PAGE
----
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A Dream Come True

September 19, 2010 Leave a comment

Acadia National Park

I’ve admitted my affection for the New York Times’ weekly “Vows” feature in its Sunday Styles section. How can one not love each of the short tales of true romance? I prefer the ones about ordinary people to the ones about sons and daughters of the rich and famous. And I don’t enjoy reading happily about two commoners, only to discover halfway through that one is the grandson of a prominent Wall Street banker or granddaughter of a Hollywood power broker, with assorted famous colleagues in attendance at the wedding. Commoner or aristrocrat, though, the bride and groom’s tale is always told with such style, a style so memorably parodied in the mock Vows column of Claire Messud’s novel The Emperor’s Children.

Yesterday, I was going through the NYT Weddings/Celebrations section online to make sure I hadn’t missed any of the columns (or the equally wonderful weekly videos) while we were away, only to stumble inadvertently on today’s tale. I prefer not to read Vows online, waiting to open the Sunday paper. But when I saw the name “Rockefeller”, I couldn’t resist. I just had to know what Rockefeller it was. (No problem this time, of course, deciding if the bride was a commoner, or getting tricked when I thought she wasn’t. If Ariana Rockefeller is getting married on Mount Desert Island in Maine, you know she’s a real Rockefeller.)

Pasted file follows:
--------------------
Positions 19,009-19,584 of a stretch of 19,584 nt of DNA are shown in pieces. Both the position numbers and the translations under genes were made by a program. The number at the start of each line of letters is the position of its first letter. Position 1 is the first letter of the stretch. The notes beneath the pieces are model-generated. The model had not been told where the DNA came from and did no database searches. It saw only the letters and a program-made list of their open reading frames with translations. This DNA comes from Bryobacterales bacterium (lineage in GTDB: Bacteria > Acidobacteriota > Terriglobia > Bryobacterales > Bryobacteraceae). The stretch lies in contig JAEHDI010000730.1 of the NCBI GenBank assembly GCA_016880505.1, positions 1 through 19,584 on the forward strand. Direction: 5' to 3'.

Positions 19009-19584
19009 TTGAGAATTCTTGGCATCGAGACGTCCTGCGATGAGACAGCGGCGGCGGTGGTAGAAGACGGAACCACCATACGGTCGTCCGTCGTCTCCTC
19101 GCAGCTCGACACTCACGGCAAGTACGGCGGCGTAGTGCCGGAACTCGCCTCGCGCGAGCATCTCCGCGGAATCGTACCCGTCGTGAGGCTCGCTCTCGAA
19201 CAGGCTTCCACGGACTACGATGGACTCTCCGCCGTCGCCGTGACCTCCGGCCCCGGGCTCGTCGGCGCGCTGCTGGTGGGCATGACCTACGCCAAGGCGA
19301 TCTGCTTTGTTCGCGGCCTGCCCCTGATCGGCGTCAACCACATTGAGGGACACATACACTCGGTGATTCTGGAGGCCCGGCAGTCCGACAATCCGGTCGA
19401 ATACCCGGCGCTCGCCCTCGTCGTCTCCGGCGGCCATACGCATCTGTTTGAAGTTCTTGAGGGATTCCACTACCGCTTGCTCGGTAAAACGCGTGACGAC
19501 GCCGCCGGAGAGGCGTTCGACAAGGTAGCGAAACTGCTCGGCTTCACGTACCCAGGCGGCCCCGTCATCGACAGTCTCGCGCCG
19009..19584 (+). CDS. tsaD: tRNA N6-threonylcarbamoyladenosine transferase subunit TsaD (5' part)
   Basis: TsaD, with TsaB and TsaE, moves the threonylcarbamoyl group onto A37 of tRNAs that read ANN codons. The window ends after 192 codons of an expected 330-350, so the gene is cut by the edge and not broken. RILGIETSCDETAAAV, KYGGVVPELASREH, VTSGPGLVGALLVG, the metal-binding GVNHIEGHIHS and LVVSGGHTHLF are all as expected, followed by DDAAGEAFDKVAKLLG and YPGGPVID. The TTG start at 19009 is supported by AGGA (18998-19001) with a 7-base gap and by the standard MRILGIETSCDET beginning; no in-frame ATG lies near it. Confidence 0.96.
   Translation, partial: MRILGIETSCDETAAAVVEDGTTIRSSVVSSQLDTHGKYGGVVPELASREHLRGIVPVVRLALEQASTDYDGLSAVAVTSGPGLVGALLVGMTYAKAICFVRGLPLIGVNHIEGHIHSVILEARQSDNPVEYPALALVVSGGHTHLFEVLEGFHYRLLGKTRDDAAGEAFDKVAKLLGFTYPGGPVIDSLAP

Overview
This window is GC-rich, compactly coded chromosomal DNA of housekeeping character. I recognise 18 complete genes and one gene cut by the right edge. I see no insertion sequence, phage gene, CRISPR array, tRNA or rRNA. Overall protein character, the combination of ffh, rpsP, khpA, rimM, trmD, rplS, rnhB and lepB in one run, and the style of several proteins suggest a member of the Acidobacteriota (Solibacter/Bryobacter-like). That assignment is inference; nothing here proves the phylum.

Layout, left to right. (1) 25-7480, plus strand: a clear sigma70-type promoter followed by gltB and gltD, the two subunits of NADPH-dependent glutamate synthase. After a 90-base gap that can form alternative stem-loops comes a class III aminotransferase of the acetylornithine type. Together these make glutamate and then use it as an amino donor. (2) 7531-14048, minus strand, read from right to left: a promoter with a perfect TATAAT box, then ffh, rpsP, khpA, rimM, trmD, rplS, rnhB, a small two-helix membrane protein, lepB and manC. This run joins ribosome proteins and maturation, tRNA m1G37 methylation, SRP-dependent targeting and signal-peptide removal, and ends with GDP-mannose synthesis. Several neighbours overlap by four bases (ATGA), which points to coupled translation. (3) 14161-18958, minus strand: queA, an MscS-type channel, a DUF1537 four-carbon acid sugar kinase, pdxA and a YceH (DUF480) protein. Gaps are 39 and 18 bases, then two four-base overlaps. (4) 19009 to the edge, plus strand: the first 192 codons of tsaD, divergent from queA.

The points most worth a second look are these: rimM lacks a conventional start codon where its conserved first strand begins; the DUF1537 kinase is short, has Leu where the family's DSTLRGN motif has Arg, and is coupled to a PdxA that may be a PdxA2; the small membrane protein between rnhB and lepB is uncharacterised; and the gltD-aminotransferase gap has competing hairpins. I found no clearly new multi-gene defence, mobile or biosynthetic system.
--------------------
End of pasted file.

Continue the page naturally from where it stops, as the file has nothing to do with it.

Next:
Ariana, as it turns out, is David Rockefeller’s granddaughter, John’s great-great-granddaughter. She grew up spending summers on Mount Desert Island.* I don’t want to spoil your own enjoyment of today’s Vows installment, so I won’t say much more. Suffice to say, it’s not easy when a local boy falls in love with a Rockefeller.

Two more points. I couldn’t stop myself from breaking out in laughter when I read this line: “Days of swimming in the ocean followed nights of stargazing in each other’s arms.” I mean, really. And check out the accompanying slideshow. Are those Nantucket reds Ariana’s father is wearing as he escorts her at the wedding? I need them for sure. (See my recent comments on Nantucket red here and here. I bought the shorts, but not the trousers. Or the yarmulke.)

*In case you don’t know, the island was home to many of the wealthy a century plus ago. The website of Acadia National Park tells the story well.